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Update: Vatican banned skeptical French scientist from climate summit – ‘They did not want to hear an off note’


Washington Post: ‘How Climate-change doubters lost a papal fight’ –   June 20, 2015

Washington Post Excerpts: A French doubter who authored a book arguing that solar activity — not greenhouse gases — was driving global warming, Philippe de Larminat sought a spot at a climate summit in April sponsored by the Vatican’s Pontifical Academy of Sciences. Nobel laureates would be there…After securing a high-level meeting at the Vatican, he was told that, space permitting, he could join. He bought a flight ticket from Paris to Rome. But five days before the April 28 summit, de Larminat said, he received an e-mail saying there was no space left. It came after other scientists — as well as the powerful Vatican bureaucrat in charge of the academy itself — insisted he had no business being there. “They did not want to hear an off note,” de Larminat said.

For advice, he turned to a number of scientific advisers who supported the consensus that human activity was warming the earth. They included Hans Joachim Schellnhuber, founding director of the Potsdam Institute for Climate Impact Research in Germany. A professed atheist, Schellnhuber nevertheless saw a chance for a massive coup in the climate debate if a sitting pope issued an ode to Earth and the ills of carbon emissions. But not everyone, he said, seemed to want the encyclical to take sides. He said he was stunned to hear that de Larminat, the French doubter, almost made it to the key Vatican climate summit in April.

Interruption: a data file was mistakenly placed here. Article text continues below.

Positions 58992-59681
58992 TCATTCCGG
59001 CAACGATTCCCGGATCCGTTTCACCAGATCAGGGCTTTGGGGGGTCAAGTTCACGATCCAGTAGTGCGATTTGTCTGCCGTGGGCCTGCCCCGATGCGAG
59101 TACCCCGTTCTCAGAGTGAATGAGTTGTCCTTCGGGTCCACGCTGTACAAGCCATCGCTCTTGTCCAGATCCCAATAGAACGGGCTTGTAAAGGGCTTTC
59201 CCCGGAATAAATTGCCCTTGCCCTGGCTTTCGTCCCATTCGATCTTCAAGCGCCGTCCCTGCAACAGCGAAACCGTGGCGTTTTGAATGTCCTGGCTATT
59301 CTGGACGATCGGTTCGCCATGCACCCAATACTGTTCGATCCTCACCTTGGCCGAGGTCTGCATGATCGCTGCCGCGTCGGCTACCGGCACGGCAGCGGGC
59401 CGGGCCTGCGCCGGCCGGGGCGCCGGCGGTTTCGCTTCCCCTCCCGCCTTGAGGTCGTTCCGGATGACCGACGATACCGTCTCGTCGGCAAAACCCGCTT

De Larminat, in March, had had a cordial meeting with Cardinal Peter Turkson, a senior member of the clergy and a key supporter of the pope’s encyclical. In it, both men said, Turkson promised to try to secure a space for the Frenchmen at the April summit.

However, Bishop Marcelo Sánchez Sorondo, chancellor of the Pontifical Academy of Sciences – a body of luminaries, religious and not, dating back decades but with roots in the 17th Century – effectively vetoed de Larminat’s presence.

Some prominent conservatives — particularly economic and environmental ones — were consulted by the Vatican during the process, but “many were sort of shocked that none of their contributions made it in there,” Raymond Arroyo, news director at the Catholic mega-channel EWTN, said Friday.

Complete Washington Post article here.

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  1. I figured it wouldn’t be long before this would turn around and bite the Pope.

    Hiring a nutbar like Schellnhuber was his first mistake. (I’d be interested to know how much Schellnhuber earns for his advice)

    Attempting to frame climate alarmism as a moral question was his second.

    Climate alarmism is just politics, he knows nothing about politics.

    The Pope should clearly stick to his knitting.

  2. Look to the money flow. Just like politicians can be bought, I’ve no doubt a Pope can be (just like many Popes throughout history). Some of his predecessors even sold absolution and other papal “gifts” for personal and Church enrichment. You’d have to be naive in the extreme to believe that really ever stopped.

  3. Solar activity — not greenhouse gases — is driving earth’s climate. Philippe de Larminat is a realist.

    Pity the Vatican would not listen to him. The Church got it wrong centuries ago with the sun/earth/Galileo saga. The Church has got it wrong again, today, with the sun/climate change saga.

  4. Well, then he would not like being called out for the hypocrite speaking on Climate when he has his own environmental issues at home!

    Mar 3, 2014 Rome water pollution sparks public ban

    The mayor of Rome has signed a ten-month ban on using the public water in an area north-west of the Italian capital, after tests showed it was contaminated.

    October 8, 2014 The last eel catcher of Rome

    About 75% of the water samples taken in the Lazio region in 2014 contained concentrations of bacteria above the legally prescribed level, according to a survey by the environmental association, Legambiente. Despite the pollution, there has never been a ban on fishing in the Tiber delta.

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